Have you ever used or seen concealed bed bolts, Amish bed bolt as an example, where I wouldn't have to drill a hole all the way through the post and having the bolt exposed ( I could hide it as you suggested). I'm assuming the advantage of a bed bolt is that it pulls the rail into the post?

  7. #7
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    Quote Originally Posted by Tom Wall View Post
    Have you ever used or seen concealed bed bolts, Amish bed bolt as an example, where I wouldn't have to drill a hole all the way through the post and having the bolt exposed ( I could hide it as you suggested). I'm assuming the advantage of a bed bolt is that it pulls the rail into the post?
    No idea what an Amish bed bolt is-- Google came up empty for me. The ones I use are like this: https://www.rockler.com/3-8-diameter...AaAmDSEALw_wcB with the nut captured in the rail and a hole that penetrates the post to draw the M&T tight. I've had bad luck overall with threaded inserts (even ones that are epoxied in) and really wouldn't use them where there are structural stresses. The strength (and ability to retighten whenever needed) of a through bolt with even a short tenon is hard to beat.

    Sorry, I don't know a great way to accomplish what you want. Perhaps really high quality hanger hardware will do OK for you. I don't do any sleek modern stuff, so there's always been a way to add a good looking bolt cover, either a cast brass/bronze one or a wooden one I've made.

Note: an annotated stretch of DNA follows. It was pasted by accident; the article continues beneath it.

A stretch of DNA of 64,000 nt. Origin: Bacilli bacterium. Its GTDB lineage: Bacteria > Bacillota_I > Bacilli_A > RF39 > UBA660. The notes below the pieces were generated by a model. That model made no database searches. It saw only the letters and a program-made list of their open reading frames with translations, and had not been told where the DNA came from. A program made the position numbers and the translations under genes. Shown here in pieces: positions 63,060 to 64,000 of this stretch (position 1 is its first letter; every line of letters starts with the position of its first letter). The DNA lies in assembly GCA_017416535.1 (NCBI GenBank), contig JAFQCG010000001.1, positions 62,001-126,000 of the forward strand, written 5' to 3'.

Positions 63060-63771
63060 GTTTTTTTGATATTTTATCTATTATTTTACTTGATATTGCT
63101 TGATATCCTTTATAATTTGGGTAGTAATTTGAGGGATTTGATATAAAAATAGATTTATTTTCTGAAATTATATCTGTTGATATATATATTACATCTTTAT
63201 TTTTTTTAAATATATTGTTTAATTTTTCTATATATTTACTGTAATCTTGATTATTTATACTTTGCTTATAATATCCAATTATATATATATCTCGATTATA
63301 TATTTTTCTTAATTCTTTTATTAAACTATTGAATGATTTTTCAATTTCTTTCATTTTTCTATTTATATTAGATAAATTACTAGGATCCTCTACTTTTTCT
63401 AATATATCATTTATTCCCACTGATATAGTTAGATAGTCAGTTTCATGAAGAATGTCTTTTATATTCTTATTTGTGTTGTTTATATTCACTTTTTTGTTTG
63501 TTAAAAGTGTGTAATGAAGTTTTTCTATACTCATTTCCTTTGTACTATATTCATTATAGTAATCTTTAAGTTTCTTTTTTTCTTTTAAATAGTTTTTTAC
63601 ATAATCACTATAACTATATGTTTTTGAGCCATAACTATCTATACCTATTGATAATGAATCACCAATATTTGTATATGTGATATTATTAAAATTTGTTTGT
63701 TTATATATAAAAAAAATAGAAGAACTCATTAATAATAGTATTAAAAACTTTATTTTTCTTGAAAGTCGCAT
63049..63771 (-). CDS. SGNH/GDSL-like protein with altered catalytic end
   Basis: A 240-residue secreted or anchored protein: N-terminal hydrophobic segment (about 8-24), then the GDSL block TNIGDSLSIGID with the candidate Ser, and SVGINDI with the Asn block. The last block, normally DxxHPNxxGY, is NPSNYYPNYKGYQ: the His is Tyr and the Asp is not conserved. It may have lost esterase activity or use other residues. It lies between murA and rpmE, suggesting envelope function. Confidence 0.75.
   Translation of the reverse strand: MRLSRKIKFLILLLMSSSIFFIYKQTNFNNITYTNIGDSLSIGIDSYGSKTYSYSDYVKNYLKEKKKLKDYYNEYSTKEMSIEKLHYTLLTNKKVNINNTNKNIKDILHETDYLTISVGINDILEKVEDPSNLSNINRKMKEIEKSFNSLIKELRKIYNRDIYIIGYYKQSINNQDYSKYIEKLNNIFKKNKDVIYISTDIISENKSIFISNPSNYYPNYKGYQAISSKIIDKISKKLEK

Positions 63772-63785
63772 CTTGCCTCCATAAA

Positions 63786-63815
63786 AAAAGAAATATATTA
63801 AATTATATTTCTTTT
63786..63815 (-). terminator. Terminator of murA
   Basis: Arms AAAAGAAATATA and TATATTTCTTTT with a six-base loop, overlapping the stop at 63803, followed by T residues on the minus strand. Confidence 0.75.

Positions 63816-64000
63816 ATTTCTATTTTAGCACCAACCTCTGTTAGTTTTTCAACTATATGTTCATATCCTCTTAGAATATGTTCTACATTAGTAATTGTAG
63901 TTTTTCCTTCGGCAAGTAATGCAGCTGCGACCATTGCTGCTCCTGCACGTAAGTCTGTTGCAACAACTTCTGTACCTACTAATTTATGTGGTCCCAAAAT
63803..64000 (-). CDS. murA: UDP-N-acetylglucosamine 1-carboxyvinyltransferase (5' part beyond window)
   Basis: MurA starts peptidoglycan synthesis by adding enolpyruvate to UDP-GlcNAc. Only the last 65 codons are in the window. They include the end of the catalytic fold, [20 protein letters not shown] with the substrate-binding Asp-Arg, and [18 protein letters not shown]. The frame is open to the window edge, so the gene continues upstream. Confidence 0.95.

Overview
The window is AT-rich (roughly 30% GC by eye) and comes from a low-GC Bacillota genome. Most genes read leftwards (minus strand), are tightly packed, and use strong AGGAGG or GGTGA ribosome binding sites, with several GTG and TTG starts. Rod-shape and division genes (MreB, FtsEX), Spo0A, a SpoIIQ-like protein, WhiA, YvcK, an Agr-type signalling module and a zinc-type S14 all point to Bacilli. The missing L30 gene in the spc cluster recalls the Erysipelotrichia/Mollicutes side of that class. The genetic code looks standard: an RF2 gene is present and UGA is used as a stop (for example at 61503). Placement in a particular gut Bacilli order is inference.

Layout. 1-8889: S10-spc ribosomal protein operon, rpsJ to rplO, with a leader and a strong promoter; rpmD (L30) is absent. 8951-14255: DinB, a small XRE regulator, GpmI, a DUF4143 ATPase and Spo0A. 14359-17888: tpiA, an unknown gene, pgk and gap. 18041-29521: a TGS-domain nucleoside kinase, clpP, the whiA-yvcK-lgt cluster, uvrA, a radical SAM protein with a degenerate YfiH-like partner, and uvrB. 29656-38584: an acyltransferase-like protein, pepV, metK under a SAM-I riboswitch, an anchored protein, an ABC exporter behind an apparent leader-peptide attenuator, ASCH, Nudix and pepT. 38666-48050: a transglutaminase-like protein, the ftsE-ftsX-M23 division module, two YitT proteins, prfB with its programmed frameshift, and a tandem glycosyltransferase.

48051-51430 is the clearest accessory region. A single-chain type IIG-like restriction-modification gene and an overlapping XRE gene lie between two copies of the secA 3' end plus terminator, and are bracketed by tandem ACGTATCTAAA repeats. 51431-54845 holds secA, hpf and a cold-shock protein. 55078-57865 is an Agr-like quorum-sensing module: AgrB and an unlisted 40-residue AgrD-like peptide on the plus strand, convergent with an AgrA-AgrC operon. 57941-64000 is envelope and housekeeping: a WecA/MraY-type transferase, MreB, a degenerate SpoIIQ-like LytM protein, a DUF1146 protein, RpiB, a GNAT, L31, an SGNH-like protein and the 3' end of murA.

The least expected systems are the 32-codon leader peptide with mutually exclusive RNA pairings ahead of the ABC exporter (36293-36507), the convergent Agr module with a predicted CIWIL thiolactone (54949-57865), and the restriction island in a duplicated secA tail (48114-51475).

8. #8
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    Greenfield, Indiana
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    Hidden Bed Bolt

    bedbolt.jpg I found this from a Google search for hidden bed bolt. There were other options, too.

  9. #9
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    I'm in the same boat (bed?), Tom. Building a new modern king bed at my wife's request and would like to use bed bolts, but don't want anything exposed externally. I've been planning on using bed rail brackets. Our old king sleigh bed had them and has survive for 25+ years. That said, I'm much prefer mortise and tenon with bed bolts or the like.

  10. #10
    I have 4 beds in my house I built and one of my kids has two, the other has three. There is only one of these beds that does not have the bed rail fasteners I like, after trying several options including bolts as you describe. I wish I could post a link but I can't get this computer to do that with the touchpad. Rockler calls the something like "heavy duty wrought steel bed rail fastners". They are totally hidden when the bed is assembled. You have to mortise the headboard, footboard, and the ends of the rails for the fasteners but it is pretty easy once you make a router jig to do most of the cutting. Especially on the rails use a long screw (at least 2 inch) and they hold fine. No cross dowel or other measures are necessary. The bed assembles easily with them and the only issue taking them down is you may need a mallet to get them unstuck.

    The bed with a different joint is a crib where I made the mistake of following a Wood plan. It was a terrible headache. Never again. Bolts into cross dowels work but are just terrible to get aligned.

    I strongly recommend you use these bed rail fasteners. You will be happy you did.

  11. #11
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    california
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    Quote Originally Posted by roger wiegand View Post